Please read Parts I & II, posted on March 7th and 9th.
Native perennial plants are easy to take care of after they are established, hence the label of low maintenance. Install grasses and flowers that naturally grow in your geographic area, not cultivars or imports. The initial investment of time and money to establish the garden has paid off. I kept the fence up for two years to make certain that the new plants were rooted. After removing the chicken wire, I erected a short two-foot decorative wire fence to make it look like the flowers were there on purpose. A few people in the area had had their native grasses and plants removed by the city because the neighbors thought it looked like weeds instead of a low maintenance yard. Hence, inform your neighbors or they may get your yard condemned. Check into local laws and ordinances. If they are not conducive to non-turf lawns, petition the lawmakers to change the rules. The local Watershed District has taken photos of my garden to post on their website.
Weeds can sprout up along the edges and sometimes the perennials will expand beyond the fence or on the pathway. I remove these plants right away. My grandma would always say, “Any plant in the wrong location is a weed.” She was right. I move desirable plants to better setting and pull out the remainder to give to friends, place at the curb with a “free” sign, or compost. The perennials needed constant watering the first year but less the second and almost none the third. Their roots go down so deep that drought rarely affects them. A couple years ago there was a moderate drought in the Twin Cities area but my yard wasn’t affected except for the boulevard. It needed water but the rest grew well because their roots reach down about 10 feet underground. They also soak up rain going into the rain garden and I rarely get water in the basement. When I do it is a trickle compared to the previous stream.
Some of the plants just don’t tolerate the site due to many factors, the soil, light, pollution, or they just aren’t strong enough. I replaced them with other plants and the surviving plants naturally filled in the area. The kids in the neighborhood know me as the “flower lady”. The come over and steal a blossom or two but that is okay with me. I only get annoyed when adults let their dogs tread, poop or pee in the flowerbed. It kills the plants.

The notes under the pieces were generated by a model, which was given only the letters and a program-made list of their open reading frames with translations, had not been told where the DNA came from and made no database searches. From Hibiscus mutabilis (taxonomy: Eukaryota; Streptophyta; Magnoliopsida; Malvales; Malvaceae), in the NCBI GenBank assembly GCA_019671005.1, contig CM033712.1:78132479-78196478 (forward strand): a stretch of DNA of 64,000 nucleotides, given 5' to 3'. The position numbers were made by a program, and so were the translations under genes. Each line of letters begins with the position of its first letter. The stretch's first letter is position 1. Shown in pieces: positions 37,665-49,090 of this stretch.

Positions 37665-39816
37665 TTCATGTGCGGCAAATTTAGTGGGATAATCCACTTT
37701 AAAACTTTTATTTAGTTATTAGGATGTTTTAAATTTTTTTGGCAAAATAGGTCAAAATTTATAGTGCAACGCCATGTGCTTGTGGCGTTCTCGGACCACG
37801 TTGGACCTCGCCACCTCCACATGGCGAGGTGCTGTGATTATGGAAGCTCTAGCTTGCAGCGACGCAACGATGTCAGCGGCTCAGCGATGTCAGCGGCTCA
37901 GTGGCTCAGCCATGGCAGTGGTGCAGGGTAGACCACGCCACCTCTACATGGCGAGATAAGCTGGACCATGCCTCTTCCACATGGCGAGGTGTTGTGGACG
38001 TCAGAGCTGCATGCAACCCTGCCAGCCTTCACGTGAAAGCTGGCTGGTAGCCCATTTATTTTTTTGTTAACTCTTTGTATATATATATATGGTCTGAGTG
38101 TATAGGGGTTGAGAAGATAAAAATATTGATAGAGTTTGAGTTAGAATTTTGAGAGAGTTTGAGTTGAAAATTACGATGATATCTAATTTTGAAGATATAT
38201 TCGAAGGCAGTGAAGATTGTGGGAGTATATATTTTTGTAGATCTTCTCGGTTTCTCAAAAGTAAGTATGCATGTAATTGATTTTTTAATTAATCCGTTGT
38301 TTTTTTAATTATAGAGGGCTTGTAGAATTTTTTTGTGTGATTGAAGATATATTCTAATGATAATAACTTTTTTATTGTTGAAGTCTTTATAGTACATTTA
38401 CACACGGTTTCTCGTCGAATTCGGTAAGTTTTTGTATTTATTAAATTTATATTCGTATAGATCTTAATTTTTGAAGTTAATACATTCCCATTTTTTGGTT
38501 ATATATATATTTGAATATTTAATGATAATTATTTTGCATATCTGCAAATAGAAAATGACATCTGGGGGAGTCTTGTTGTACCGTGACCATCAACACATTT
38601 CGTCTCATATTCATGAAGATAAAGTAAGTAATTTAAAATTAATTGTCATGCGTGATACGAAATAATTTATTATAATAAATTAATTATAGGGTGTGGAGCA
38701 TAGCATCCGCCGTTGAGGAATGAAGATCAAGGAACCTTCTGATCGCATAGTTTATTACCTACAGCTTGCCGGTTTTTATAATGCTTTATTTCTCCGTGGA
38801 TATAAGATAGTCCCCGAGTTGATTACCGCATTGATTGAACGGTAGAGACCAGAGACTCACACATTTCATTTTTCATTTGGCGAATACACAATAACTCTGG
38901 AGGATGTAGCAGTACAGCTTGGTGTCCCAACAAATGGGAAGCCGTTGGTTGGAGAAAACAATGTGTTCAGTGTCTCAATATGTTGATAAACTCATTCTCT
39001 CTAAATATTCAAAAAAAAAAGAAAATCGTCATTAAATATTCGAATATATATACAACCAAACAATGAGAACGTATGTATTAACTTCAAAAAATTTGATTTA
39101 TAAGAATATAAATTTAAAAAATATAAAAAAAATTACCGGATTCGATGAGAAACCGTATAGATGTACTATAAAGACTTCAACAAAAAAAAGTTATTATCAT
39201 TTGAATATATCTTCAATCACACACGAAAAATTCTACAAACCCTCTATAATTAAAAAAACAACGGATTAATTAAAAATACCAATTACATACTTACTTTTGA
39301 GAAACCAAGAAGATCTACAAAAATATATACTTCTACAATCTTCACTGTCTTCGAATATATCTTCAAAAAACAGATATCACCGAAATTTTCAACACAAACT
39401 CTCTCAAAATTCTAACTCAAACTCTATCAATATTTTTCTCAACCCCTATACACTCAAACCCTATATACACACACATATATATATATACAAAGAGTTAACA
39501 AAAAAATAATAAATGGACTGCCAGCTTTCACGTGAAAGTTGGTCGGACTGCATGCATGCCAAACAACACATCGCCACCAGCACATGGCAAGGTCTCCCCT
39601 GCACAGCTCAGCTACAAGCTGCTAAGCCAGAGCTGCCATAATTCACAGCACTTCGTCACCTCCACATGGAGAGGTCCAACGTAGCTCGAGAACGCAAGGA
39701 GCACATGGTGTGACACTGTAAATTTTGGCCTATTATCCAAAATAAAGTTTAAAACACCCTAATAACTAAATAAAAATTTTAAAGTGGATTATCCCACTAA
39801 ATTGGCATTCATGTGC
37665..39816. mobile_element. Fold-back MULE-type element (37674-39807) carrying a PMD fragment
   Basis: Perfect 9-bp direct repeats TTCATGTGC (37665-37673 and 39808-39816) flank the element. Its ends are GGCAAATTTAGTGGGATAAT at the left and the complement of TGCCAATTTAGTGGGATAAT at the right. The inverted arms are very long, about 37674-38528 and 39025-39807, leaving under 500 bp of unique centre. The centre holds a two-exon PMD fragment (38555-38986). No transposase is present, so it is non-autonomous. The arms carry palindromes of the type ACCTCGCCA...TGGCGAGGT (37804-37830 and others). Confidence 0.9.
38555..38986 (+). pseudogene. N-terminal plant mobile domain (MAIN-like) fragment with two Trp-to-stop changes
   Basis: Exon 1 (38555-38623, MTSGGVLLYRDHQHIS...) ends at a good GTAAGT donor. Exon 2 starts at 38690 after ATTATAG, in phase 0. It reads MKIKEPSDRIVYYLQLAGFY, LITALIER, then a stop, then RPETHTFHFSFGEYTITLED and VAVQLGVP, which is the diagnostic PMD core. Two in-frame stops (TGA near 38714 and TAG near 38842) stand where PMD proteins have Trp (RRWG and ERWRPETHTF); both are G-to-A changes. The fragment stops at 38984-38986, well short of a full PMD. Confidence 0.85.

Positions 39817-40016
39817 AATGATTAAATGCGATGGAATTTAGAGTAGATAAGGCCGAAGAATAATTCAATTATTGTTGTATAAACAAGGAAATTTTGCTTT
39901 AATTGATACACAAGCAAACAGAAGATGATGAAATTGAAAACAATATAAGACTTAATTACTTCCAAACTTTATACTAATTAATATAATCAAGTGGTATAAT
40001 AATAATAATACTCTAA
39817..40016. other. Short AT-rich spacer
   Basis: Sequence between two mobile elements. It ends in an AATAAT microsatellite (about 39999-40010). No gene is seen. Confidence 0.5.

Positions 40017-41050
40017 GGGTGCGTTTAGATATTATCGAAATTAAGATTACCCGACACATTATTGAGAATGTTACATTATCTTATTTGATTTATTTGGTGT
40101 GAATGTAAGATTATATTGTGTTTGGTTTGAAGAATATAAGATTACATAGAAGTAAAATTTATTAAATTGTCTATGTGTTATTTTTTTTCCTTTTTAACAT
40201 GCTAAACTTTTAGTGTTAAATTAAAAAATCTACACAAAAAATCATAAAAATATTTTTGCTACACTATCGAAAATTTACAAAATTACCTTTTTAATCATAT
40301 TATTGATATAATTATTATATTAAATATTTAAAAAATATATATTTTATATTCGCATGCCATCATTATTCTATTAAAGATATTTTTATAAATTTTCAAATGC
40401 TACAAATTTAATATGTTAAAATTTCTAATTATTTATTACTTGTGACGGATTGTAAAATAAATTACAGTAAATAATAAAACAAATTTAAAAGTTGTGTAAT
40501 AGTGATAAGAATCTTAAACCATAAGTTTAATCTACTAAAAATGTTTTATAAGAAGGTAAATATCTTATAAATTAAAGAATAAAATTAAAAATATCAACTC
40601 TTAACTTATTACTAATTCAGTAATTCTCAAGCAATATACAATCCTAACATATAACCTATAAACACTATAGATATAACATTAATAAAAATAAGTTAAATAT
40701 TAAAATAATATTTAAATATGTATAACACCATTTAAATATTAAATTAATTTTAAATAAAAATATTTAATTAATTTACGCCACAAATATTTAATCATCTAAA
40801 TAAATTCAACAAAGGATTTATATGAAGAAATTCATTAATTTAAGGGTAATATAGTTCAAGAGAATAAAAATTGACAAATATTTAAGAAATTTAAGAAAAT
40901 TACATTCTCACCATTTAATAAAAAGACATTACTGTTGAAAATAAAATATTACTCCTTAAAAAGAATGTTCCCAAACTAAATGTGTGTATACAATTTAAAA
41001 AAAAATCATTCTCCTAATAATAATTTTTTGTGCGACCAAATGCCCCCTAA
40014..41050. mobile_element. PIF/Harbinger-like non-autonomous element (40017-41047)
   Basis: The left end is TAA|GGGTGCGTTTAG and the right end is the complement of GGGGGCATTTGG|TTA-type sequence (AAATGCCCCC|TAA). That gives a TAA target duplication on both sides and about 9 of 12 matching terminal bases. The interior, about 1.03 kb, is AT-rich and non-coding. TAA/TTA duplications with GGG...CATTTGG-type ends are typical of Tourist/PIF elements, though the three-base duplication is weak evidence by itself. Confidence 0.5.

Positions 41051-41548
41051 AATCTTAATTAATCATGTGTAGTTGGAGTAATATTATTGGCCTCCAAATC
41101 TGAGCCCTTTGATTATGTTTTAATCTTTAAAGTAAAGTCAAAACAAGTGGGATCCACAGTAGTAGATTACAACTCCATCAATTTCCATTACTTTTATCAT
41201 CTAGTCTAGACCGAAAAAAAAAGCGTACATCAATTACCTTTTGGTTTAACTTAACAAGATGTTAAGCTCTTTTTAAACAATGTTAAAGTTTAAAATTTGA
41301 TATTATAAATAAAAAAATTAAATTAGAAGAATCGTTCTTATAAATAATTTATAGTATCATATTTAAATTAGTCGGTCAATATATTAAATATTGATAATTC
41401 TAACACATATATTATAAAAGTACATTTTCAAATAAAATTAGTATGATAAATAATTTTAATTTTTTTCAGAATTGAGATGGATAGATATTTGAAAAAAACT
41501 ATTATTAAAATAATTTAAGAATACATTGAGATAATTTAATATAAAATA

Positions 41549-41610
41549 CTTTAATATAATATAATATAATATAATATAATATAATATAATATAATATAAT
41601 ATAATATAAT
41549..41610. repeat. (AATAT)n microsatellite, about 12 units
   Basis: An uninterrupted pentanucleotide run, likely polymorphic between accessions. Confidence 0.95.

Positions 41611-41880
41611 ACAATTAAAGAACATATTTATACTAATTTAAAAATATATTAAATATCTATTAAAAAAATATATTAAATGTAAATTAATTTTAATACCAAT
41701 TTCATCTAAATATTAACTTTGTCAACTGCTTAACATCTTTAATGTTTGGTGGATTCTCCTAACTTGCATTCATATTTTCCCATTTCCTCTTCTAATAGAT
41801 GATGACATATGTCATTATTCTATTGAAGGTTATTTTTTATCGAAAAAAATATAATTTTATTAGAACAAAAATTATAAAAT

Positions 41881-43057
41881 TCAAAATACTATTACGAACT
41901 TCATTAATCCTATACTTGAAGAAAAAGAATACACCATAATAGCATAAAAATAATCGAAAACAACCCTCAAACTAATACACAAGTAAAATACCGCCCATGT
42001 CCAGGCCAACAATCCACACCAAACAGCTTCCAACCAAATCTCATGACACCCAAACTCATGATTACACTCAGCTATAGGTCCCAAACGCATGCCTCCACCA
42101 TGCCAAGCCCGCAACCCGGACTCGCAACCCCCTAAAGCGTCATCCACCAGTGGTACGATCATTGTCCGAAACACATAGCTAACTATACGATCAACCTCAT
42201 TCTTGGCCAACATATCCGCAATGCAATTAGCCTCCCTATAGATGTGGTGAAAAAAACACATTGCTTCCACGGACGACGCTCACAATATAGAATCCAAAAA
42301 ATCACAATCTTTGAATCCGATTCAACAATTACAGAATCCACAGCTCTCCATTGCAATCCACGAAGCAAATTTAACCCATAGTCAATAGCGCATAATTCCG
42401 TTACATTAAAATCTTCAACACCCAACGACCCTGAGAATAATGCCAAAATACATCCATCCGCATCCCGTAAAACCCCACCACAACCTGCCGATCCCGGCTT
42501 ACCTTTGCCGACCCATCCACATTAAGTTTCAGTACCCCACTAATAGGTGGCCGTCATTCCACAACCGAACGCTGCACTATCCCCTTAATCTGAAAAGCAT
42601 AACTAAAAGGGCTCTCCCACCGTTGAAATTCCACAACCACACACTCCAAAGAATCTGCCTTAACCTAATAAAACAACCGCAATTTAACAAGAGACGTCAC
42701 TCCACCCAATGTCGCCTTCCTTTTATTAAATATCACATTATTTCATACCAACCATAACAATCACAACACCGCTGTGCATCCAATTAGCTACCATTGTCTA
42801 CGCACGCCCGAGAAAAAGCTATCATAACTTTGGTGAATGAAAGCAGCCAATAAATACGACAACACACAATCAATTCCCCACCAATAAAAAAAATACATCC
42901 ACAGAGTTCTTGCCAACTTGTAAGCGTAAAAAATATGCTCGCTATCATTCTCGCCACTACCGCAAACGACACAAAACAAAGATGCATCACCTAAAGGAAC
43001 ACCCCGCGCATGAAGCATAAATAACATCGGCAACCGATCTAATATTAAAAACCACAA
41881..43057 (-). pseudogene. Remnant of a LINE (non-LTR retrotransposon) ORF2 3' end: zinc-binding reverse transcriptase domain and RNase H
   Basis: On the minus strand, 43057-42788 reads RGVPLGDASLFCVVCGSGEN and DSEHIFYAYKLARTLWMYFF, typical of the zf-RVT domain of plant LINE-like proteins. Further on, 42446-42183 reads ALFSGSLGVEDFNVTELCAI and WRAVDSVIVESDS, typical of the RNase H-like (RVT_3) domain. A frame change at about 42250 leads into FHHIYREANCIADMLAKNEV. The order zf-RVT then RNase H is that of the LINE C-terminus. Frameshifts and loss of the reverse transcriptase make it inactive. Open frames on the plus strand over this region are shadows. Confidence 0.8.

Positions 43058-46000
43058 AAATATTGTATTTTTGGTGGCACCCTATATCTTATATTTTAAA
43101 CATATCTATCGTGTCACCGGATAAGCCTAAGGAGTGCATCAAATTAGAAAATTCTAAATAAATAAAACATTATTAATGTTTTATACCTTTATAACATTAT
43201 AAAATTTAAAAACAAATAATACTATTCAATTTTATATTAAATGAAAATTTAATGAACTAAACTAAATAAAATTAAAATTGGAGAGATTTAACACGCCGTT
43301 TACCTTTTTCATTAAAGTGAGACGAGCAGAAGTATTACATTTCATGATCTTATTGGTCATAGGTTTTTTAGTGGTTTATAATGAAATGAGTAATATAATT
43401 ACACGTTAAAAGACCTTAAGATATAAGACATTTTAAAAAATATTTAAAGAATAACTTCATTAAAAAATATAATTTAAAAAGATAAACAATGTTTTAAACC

I cut down the plants in the fall to nearly the soil. I wait until after the first frost so that they will drop their seeds. I gather seeds and give them to people who want to grow their own perennials. Birds swarm the plants to consume seeds before they fly south. I stuff the dead stems into the compost bin. It is a lot of labor to do this in the fall so I split it between several days. Some years I am slow and it snows before I was able to tackle this task. Trudging around in slush to remove the growth. Ugh. In the spring I rake out the flattened remainders of the growth and watch the new shoots emerge. I have had to replenish the wood-chips a couple times but the plants have filled in so there is very little open space remaining. I developed a huge allergy to Goldenrod and have been trying to eradicate it.
During the warm season I never have to purchase flowers. I take them everywhere I venture. There was a drop-in center for clients at one place that I worked and I took flowers a couple times per week. The clients loved the blooms because none of them lived in housing where they could grow flowers. The flowers draw bees, butterflies and lots of animals. My cats love watching and smelling the creatures outside, Nature: The Kitty Channel. Feral felines prowl the beds seeking mice and voles. The only bad experience was a foul smell one day. A skunk must have decided to hide in the flowers and some creature irritated it enough to create a stink. Ugh. I had to close the windows for a couple hours. I knew enough not to venture into the garden that day since skunks are nocturnal and move around at night.
Previous Garden-Related Blogs:
Seed starting tips posted on March 3rd, 4th & 5th, 2010.
Butterfly garden ideas posted on September 28th, 2011.
Composting guidelines posted on November 8th, 2011.
Native perennial plants are the best!
© 2012 Ima B. Musing